I've read 4 books on the topic thus far and this is by far the best. It's the most thorough and covers the topics I am most interested in, the others were quite lacking in comparison. Go ahead and trust all of the positive reviews on this website, this time they're not just hype! This book is by far the most informative and gives you a strategy on notetaking and studying for the consistent student and the procrastinator. Great tips on what to do, how much time you can expect to study, even a suggestion on a schedule for studying. LSC is tremendously helpful, before you go to law school you need to read this book!
I returned to law school after having worked for many years. I read several books on law school and found this one to be BY FAR the BEST! It provides a system for excelling in law school that works. I followed the advice on briefing in technicolor, outlining as you go, case maps, bullet lists etc. I also followed the advice on getting my resume together before starting law school. I am happy to say that I just finished my first semester with a 3.8 GPA and I landed a summer job with a large firm over Christmas break! Thanks Robert Miller!!! I will definately recommend this book to incoming 1L's next year!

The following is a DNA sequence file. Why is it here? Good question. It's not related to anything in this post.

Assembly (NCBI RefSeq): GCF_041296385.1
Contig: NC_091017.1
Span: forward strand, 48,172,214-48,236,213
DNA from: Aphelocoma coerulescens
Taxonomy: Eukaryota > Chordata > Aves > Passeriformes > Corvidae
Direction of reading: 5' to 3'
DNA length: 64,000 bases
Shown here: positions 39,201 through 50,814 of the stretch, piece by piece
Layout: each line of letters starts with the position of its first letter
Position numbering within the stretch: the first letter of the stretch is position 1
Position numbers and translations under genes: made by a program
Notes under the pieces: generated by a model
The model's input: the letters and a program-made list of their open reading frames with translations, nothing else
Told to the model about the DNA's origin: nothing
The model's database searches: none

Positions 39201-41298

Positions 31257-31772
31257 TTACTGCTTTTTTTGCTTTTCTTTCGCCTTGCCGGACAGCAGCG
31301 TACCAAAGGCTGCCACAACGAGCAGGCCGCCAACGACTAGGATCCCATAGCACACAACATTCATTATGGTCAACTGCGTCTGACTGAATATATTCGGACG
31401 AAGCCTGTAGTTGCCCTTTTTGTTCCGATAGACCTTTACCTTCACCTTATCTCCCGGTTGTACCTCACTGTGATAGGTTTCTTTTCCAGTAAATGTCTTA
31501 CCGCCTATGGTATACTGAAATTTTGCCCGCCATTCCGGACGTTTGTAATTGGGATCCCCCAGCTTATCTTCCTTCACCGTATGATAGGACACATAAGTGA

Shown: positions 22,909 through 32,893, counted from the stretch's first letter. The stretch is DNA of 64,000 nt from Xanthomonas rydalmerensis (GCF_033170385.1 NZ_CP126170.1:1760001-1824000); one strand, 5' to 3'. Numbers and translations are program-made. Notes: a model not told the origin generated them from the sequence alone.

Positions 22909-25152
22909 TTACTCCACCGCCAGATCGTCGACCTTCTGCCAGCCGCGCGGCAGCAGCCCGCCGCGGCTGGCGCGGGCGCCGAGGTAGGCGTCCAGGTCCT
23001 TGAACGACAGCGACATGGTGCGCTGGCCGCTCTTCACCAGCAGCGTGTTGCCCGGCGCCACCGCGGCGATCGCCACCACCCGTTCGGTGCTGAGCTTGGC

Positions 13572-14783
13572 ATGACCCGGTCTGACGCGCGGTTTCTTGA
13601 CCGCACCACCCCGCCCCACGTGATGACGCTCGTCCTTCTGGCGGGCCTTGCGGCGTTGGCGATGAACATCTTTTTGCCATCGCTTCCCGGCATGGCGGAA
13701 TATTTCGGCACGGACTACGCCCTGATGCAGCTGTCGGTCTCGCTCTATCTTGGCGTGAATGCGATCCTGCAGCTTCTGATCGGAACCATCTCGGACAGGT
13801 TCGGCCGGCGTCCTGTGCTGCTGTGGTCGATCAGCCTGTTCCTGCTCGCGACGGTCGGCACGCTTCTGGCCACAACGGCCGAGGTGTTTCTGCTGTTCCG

I came across this book by accident while looking though the law school section of a boookstore. This book is truly the most insightful law school-related book that I have read. Miller and the other contributers walk the reader though the entire law school process, from "thinking about law school" to the completion of the bar exam. Although this is technically a "how-to" book, the conversational tone makes it truly appealing. The contributions of the "mentors" definitely sets this book apart from the rest. These individuals have attended law schools across the country, so they are able to make unique (as opposed to one-sided or redundant) contributions. I'll conclude by saying that I am glad that I found this book BEFORE law school!